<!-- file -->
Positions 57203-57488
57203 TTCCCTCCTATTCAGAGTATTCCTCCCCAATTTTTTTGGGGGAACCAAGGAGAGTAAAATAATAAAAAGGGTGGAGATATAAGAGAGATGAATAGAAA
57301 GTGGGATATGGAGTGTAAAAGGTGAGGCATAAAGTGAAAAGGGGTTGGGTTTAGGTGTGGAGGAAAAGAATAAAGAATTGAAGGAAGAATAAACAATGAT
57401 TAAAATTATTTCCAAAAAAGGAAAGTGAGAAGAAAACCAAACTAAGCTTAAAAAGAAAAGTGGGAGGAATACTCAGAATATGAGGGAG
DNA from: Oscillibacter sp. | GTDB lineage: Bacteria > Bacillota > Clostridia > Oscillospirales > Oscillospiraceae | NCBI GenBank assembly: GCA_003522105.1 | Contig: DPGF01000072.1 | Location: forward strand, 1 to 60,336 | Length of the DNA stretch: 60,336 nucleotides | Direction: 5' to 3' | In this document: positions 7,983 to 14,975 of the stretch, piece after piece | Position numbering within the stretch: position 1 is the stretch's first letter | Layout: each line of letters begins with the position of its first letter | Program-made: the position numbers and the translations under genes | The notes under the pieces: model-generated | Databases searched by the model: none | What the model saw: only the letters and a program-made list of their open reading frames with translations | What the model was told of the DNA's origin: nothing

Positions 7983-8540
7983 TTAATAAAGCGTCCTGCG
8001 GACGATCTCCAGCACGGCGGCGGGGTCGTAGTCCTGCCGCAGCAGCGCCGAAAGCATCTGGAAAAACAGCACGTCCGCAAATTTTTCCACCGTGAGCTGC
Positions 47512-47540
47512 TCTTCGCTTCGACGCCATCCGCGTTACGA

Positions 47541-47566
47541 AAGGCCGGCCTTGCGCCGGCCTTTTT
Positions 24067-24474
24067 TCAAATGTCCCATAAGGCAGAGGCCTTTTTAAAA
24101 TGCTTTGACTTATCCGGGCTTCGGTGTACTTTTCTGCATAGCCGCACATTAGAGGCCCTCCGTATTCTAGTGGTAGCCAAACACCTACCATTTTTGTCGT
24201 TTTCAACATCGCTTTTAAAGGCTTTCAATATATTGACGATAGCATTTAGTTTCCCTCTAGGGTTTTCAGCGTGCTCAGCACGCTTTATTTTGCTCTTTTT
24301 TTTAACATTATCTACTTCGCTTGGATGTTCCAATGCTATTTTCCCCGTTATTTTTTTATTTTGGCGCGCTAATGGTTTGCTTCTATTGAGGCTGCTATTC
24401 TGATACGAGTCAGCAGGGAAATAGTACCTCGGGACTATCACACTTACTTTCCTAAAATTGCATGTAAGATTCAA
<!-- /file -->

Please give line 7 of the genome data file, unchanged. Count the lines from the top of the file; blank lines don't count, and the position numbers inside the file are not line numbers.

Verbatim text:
7983 TTAATAAAGCGTCCTGCG